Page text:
Review: The fourth episode of ‘WandaVision’ gets meta 

“We Interrupt This Program” disrupts the perfect sitcom universe we have grown used to. Still, it also provides the necessary context to explain the twisted reality of what we have been watching. 

The Fourth Episode of WandaVision Gets Meta

The fourth episode of WandaVision breaks the mold set by the previous trio of episodes. It opens mere seconds after the Hulk reversed Thanos’ snap during the events of Avengers: Endgame. Monica Rambeau (Teyonah Parris) returns and learns that her twenty-minute nap was actually five years in “the Blip,” which saw millions of people vanishing into thin air. In her absence, she discovers that her mother, Maria Rambeau, has died.

If you are not well versed in the Marvel Cinematic Universe, the sitcom character Geraldine is actually Monica Rambeau, the eleven-year-old girl we were introduced to in Captain Marvel. Her mother was an integral part of developing S.W.O.R.D. (Sentient Weapon Observation and Response Department) which we learn Monica also works for.

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(L-R) Randall Park as Jimmy Woo and Teyonah Parris as Monica Rambeau in Marvel Studio's WandaVision exclusively on Disney+

Tyler Hayward (Josh Stamberg), the acting director of S.W.O.R.D., gives Monica an assignment in New Jersey. The episode sets off in the direction of giving us answers about what’s happening to Wanda and Vision. On the outskirts of Westview, New Jersey, Monica meets with FBI agent Jimmy Woo (Randall Park) and discovers that it's not just a missing person they’re dealing with, but a missing town.

Monica gets pulled through the town line, and we, as an audience, know where she’s gone. But with Captain Rambeau missing in action, S.W.O.R.D. sets up a joint-force base to get to the bottom of what’s happening in Westview. The best of the best get called in to begin researching the anomaly, which introduces another familiar character to the mix. The Thor alum Dr. Darcy Lewis (Kat Dennings) arrives on the scene and ends up figuring out what is going on. To an extent.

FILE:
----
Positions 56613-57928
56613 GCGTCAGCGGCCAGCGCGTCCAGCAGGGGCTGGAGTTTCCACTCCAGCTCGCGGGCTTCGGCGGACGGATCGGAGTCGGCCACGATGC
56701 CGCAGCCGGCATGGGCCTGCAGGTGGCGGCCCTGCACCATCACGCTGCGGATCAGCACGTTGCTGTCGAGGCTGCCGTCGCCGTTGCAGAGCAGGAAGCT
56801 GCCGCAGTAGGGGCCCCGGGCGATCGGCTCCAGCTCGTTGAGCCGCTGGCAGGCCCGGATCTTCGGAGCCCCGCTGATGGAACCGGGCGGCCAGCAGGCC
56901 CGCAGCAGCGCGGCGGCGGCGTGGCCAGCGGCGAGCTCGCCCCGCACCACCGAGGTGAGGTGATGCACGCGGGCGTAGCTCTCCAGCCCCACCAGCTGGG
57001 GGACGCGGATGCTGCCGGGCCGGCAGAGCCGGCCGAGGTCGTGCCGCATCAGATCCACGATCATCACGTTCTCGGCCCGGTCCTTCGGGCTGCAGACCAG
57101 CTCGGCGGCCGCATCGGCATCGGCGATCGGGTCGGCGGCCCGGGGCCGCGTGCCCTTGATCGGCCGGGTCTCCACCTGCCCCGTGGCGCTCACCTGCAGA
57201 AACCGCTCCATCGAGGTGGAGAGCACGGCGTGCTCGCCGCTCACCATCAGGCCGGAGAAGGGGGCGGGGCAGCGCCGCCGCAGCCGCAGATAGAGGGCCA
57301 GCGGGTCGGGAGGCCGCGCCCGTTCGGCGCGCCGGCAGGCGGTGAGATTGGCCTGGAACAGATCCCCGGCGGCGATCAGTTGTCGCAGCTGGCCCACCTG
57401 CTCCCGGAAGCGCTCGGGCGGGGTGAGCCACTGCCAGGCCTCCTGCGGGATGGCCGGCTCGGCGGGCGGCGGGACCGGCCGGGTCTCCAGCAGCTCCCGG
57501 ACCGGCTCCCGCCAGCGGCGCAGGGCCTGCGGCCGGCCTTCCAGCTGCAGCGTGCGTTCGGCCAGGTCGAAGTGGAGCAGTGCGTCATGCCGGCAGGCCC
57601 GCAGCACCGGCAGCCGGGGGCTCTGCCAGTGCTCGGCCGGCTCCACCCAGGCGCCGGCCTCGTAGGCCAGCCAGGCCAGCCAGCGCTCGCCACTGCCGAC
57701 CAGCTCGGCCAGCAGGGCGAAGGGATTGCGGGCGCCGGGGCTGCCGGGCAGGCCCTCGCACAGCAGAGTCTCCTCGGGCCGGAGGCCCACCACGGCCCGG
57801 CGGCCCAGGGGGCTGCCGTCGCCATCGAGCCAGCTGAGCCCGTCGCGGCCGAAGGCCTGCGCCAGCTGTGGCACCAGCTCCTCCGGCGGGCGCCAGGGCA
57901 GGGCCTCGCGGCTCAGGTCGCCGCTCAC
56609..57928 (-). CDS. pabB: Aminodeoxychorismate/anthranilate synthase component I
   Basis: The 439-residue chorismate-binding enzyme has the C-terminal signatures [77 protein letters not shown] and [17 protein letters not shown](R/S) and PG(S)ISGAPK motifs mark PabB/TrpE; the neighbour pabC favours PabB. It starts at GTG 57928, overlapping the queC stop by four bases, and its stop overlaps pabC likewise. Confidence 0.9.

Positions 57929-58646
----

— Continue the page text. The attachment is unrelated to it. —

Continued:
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(L-R) Randall Park as Jimmy Woo in Marvel Studio's WandaVision exclusively on Disney+

If you have spent the last three episodes with a whiteboard theorizing how Wanda and Vision got into this sitcom situation, then you are in good company because Jimmy Woo asks the hard questions on his own whiteboard.

“So you’re telling me the universe created a sitcom starring two Avengers?”

Fans of WandaVision have been speculating about how the show would feel once the sitcom tone was broken, and today’s episode came as a surprise to most of us. I saw people rewatching 80s sitcoms last night in preparation for an 80s-rewind today, but instead, we were treated with something new.

We got to watch Marvel characters, watching Marvel characters in a television show, while commenting on the fact that they were watching Avengers on television. It was gloriously meta and something so unlike any other superhero show we’ve seen before.

The biggest shocker in today’s episode came in the final moments as we learned the truth about just who is orchestrating this idyllic sitcom universe. If you theorized that Wanda Maximoff had created an entire world to keep her dead android boyfriend alive, then it would seem that you were correct. The second that Monica broke the fourth wall and brought reality into Wanda’s fictional universe, Wanda sent her flying back into the real world, and things began to slip.

To answer the question on Jimmy Woo’s whiteboard, yes, it would seem that Vision is still dead. When he came back into the house, Wanda was met with the startling reality of his dead eyes and ruined forehead from where Thanos ripped the Mind Stone out of him.

To some extent, Vision seems aware that Wanda is doing something, and it wasn’t the first time that this has happened. Of course, Wanda quickly shuts it down each time and clings to the world she created for them.

If it is true that Wanda is the mastermind behind the TV Land universe, who can blame her? Stark Industries killed her parents; her twin brother was killed in The Age of Ultron, she was forced to kill Vision only to have it reversed, so she had to witness Ultron murdering him, and then she lost all of the Avengers that she was the closest to. I, too, would create an alternate universe where my only concern was an unexpected dinner guest.

I am unnecessarily hard on the Marvel Cinematic Universe so trust me when I say that WandaVision is one of the best superhero shows in the past decade. Over the course of four episodes, it has left me desperately wanting to learn more. The performances are layered, the production design is wholly unique, and the scripts are consistently good. With a long list of future Marvel series headed to Disney+, they will struggle with matching the perfection of WandaVision.

Hopefully, we’ll also learn if Darcy ever got her coffee.

Managing Editor of Entertainment at Your Money Geek | Website | + posts

Maggie Lovitt is the Managing Editor of Entertainment at Your Money Geek, where she covers her favorite topics: Star Wars and pop culture nerdery. She is also a freelance writer and a contributor at Collider and Dorkside of the Force.

When she is not covering entertainment news, she can be found on one of her numerous podcasts or her YouTube channel. In her free time, she is also a novelist, screenwriter, actor, and a member of the Screen Actors Guild.